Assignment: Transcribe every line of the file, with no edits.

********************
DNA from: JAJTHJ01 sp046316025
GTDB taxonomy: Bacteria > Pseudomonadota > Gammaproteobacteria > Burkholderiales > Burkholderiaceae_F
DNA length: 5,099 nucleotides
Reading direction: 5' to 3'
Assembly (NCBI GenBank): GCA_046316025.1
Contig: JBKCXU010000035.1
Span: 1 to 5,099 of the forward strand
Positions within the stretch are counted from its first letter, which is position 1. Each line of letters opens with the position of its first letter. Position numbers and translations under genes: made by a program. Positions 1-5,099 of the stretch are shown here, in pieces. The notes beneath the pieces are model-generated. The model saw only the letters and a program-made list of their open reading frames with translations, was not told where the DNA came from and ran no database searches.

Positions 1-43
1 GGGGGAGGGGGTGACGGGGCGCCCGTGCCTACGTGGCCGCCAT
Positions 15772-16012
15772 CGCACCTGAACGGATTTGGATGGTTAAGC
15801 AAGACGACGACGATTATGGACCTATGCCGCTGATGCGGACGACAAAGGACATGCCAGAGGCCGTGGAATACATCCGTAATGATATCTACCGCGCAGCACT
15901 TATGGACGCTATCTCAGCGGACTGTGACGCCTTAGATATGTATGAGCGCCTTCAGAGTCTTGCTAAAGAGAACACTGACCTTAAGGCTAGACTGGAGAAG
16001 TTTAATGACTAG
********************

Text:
DNA from: JAJTHJ01 sp046316025
GTDB taxonomy: Bacteria > Pseudomonadota > Gammaproteobacteria > Burkholderiales > Burkholderiaceae_F
DNA length: 5,099 nucleotides
Reading direction: 5' to 3'
Assembly (NCBI GenBank): GCA_046316025.1
Contig: JBKCXU010000035.1
Span: 1 to 5,099 of the forward strand
Positions within the stretch are counted from its first letter, which is position 1. Each line of letters opens with the position of its first letter. Position numbers and translations under genes: made by a program. Positions 1-5,099 of the stretch are shown here, in pieces. The notes beneath the pieces are model-generated. The model saw only the letters and a program-made list of their open reading frames with translations, was not told where the DNA came from and ran no database searches.

Positions 1-43
1 GGGGGAGGGGGTGACGGGGCGCCCGTGCCTACGTGGCCGCCAT
Positions 15772-16012
15772 CGCACCTGAACGGATTTGGATGGTTAAGC
15801 AAGACGACGACGATTATGGACCTATGCCGCTGATGCGGACGACAAAGGACATGCCAGAGGCCGTGGAATACATCCGTAATGATATCTACCGCGCAGCACT
15901 TATGGACGCTATCTCAGCGGACTGTGACGCCTTAGATATGTATGAGCGCCTTCAGAGTCTTGCTAAAGAGAACACTGACCTTAAGGCTAGACTGGAGAAG
16001 TTTAATGACTAG